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hberes writes:

<<For in-school Direct Loan consolidation, you need to be in one of two scenarios:

1. Attending a Direct Loan school AND have a Direct Loan (or other FFEL) in an in-school status

2. Attending a non-Direct Loan school AND have at least one Direct Loan

Odds are if you're at a Direct Loan school you have Direct Loans, otherwise you're at a non-Direct Loan school and have other FFEL loans.

This case is actually for my brother, and he does not attend a school that is part of the Direct Loan network. That is why he has all his loans through THE. So he falls into category 2. He doesn't have any Direct Loans, so he's out of luck. He'll have to consolidate through THE instead of Direct Loans. It will still lock in 5.39%. But how nice would 4.59% have been? :)>>


Where I got lost was figuring out how he fits into Category 2 above---simply because you are also saying that he doesn't have any Direct Loans either. You must mean a second category that's in Direct's text, not the "2." above.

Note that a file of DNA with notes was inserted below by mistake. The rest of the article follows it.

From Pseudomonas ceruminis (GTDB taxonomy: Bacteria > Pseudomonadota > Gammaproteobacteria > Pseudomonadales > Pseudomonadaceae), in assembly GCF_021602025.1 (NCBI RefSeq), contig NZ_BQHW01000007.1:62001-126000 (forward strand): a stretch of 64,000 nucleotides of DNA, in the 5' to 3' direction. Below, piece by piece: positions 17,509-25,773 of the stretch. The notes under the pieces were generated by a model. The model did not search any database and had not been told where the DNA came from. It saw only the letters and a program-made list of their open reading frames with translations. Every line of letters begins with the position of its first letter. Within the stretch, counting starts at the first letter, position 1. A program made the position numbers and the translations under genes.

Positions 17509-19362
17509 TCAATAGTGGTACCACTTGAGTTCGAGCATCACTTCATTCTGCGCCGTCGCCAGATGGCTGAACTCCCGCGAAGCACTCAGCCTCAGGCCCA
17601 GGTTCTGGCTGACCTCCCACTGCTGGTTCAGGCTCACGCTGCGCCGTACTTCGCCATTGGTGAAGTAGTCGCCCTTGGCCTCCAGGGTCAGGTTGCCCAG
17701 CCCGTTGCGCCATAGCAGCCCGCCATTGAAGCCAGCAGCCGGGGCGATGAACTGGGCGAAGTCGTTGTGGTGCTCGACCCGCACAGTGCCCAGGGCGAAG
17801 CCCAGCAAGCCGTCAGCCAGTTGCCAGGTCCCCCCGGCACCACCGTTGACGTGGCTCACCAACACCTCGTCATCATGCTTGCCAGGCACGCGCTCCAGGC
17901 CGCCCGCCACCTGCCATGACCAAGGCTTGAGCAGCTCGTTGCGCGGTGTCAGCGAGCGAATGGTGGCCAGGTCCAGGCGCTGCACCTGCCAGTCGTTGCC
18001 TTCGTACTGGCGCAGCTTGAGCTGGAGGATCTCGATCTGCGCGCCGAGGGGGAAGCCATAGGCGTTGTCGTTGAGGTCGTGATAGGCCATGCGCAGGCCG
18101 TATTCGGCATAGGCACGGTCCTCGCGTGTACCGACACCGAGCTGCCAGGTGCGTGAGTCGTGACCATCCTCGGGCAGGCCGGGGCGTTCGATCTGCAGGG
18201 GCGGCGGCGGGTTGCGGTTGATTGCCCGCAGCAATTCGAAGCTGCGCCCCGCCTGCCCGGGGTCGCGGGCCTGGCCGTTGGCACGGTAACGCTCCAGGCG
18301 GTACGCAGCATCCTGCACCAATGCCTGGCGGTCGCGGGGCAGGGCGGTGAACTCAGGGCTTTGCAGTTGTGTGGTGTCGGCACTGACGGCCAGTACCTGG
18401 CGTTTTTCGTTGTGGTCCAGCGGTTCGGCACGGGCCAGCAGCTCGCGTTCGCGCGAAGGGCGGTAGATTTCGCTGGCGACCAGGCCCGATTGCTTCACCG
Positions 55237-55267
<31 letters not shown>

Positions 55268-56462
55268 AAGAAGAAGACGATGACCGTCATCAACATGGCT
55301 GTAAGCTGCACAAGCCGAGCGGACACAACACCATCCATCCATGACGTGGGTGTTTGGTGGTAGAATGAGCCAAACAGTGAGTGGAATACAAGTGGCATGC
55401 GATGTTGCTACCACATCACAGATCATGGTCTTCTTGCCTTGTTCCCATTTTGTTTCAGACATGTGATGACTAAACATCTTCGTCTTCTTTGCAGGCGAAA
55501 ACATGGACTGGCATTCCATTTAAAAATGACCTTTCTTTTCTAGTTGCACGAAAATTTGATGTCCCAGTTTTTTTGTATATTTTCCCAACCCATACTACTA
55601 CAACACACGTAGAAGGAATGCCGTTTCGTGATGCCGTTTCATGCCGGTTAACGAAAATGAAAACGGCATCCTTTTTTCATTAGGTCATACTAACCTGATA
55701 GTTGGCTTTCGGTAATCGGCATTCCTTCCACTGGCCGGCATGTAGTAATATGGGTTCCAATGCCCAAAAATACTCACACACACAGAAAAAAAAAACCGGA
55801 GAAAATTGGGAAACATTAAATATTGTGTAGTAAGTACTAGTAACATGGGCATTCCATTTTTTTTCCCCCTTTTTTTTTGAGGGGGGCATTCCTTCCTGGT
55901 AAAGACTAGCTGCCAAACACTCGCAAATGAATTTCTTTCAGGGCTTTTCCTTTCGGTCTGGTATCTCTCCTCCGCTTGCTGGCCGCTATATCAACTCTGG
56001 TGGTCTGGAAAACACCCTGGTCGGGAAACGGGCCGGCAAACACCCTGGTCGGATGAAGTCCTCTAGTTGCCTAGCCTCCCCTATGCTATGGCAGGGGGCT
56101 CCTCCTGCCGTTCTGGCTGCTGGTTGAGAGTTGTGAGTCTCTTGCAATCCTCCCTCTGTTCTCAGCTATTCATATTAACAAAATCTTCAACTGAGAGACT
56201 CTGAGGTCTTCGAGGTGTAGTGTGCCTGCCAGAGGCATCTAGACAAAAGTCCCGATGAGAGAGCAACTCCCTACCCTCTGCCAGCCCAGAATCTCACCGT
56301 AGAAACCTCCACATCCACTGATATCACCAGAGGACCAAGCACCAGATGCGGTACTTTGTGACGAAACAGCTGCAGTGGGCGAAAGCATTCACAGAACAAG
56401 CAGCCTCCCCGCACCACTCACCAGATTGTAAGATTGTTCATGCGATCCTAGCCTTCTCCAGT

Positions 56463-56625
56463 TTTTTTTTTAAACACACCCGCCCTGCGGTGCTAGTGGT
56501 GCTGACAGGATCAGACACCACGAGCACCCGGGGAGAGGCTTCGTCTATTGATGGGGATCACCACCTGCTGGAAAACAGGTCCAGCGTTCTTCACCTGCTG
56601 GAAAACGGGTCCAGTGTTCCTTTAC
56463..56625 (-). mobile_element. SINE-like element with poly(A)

Like I mentioned, the best he could have done was 4.7%, since they round the 5.39% up to the nearest eighth (5 4/8% or 5.5%).

He can also achieve almost this rate if he graduates between July 1, 2002 and June 30, 2003, AND the last T-bill auction of May 2002 has an investment rate of 3.05%. (This is of course because the grace period interest rate add-on is only 170 basis points.) After July 1, 2003 it turns out (I had thought it was October 2003), the Higher Education Act rate statute has to be extended--and I still hold the view that it's anybody's guess what the new rate structures will be. (Part of the add-on interest rate is supposed to cover for "servicing costs", which are dropping consistently because of things like internet technology.) So there's still a lot of hope out there.


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